Deliverance From this hapless country, oh Benevolent One, Efface all petty fears — Fears of society, governance and death. The rock-like burden borne by the impoverished and the weak, This pain of being ground under dust, This endless abuse, reinforced each second, This self-debasement, within and without, This yoke of enslavement, terror, subjugation, Is trod on again and again by many marching feet. Beaten out of self-worth, pride — Break this enormous pile of shame With your foot. On this auspicious dawn, Let us hold our heads high in the infinite sky Amidst the light of bounteousness and the heady breeze of freedom.
Subsequently, it was translated by Rabindranath Tagore himself as ‘Freedom from Fear’ and published in the Vishwa Bharati Journal in 1933; then, in Modern Review in 1934 according to Bichitra, an online Tagore valorium. It was first anthologised in Collected Poems and Plays of Rabindranath Tagore (Macmillan, London). The translation varies from the original Bengali poem with the last two lines missing completely.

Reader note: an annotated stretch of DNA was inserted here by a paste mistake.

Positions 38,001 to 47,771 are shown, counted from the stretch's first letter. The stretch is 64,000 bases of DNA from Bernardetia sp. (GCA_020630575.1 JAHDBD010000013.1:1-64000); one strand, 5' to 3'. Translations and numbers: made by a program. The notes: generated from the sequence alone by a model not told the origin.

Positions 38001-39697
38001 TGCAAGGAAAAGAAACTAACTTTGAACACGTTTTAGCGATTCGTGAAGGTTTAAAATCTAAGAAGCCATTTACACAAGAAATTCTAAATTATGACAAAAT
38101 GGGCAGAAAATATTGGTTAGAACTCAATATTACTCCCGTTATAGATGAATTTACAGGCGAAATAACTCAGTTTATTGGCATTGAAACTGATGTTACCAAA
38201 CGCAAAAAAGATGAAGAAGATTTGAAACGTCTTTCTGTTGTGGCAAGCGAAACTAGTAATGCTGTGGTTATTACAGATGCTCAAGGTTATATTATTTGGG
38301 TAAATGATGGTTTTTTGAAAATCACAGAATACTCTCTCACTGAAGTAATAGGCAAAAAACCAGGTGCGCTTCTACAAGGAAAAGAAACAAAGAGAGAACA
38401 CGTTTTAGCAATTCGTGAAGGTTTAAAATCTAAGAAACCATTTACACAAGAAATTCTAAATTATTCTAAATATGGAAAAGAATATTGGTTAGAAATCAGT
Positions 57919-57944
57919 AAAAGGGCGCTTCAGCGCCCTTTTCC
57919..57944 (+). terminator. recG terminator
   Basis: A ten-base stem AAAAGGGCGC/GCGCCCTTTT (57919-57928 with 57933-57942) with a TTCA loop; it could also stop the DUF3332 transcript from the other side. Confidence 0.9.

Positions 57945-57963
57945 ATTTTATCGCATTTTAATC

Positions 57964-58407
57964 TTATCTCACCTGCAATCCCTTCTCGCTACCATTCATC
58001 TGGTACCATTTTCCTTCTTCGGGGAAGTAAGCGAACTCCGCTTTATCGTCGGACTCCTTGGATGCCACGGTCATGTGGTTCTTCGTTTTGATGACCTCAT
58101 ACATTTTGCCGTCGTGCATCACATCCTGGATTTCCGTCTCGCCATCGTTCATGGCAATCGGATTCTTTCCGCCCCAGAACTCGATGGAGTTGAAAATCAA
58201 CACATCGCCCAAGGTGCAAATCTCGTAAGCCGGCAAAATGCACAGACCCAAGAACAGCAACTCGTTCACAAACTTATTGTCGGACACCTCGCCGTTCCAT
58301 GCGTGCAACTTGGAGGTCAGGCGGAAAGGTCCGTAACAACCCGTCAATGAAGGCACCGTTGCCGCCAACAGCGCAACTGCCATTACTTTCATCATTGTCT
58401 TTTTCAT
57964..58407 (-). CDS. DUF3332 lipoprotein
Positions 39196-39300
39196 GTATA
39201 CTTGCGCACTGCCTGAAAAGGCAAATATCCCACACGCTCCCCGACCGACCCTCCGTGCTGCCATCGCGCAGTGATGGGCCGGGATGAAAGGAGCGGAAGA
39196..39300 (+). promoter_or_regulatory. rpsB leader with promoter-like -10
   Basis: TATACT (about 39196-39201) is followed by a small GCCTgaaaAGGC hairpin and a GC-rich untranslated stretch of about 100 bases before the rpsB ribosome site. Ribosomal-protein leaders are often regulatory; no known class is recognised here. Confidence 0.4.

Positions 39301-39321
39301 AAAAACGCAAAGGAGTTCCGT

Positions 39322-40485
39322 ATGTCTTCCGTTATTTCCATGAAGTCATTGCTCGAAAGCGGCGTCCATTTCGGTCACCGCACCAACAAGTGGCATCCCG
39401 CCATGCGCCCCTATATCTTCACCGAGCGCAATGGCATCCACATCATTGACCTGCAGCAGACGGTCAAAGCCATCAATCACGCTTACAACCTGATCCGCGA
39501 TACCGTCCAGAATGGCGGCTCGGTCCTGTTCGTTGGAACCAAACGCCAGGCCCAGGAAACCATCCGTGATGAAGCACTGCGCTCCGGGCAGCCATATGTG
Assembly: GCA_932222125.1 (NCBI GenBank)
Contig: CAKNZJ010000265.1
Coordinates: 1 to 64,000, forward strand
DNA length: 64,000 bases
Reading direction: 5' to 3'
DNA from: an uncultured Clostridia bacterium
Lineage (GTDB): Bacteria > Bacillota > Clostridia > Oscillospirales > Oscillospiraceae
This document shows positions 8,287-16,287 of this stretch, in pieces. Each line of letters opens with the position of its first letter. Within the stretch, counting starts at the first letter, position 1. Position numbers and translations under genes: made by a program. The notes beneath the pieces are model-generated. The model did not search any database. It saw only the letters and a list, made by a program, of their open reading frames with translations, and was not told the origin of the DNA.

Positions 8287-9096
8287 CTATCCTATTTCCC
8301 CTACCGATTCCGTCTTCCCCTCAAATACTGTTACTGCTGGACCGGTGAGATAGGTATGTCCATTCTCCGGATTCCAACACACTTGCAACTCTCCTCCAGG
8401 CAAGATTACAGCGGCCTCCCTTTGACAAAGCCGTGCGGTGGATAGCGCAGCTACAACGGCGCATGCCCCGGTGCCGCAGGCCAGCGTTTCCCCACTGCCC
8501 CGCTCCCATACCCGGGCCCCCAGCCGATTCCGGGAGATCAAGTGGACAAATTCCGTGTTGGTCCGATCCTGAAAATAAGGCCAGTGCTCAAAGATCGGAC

(Translated by Mitali Chakravarty, edited by Sohana Manzoor on behalf of Borderless Journal. Thanks to Anasuya Bhar, Associate Professor of English and Dean of Postgraduate Studies, at St. Paul’s Cathedral Mission College Kolkata University, for helping with the research. Also thanks to Fakrul Alam and Aruna Chakravarti for their feedback.)
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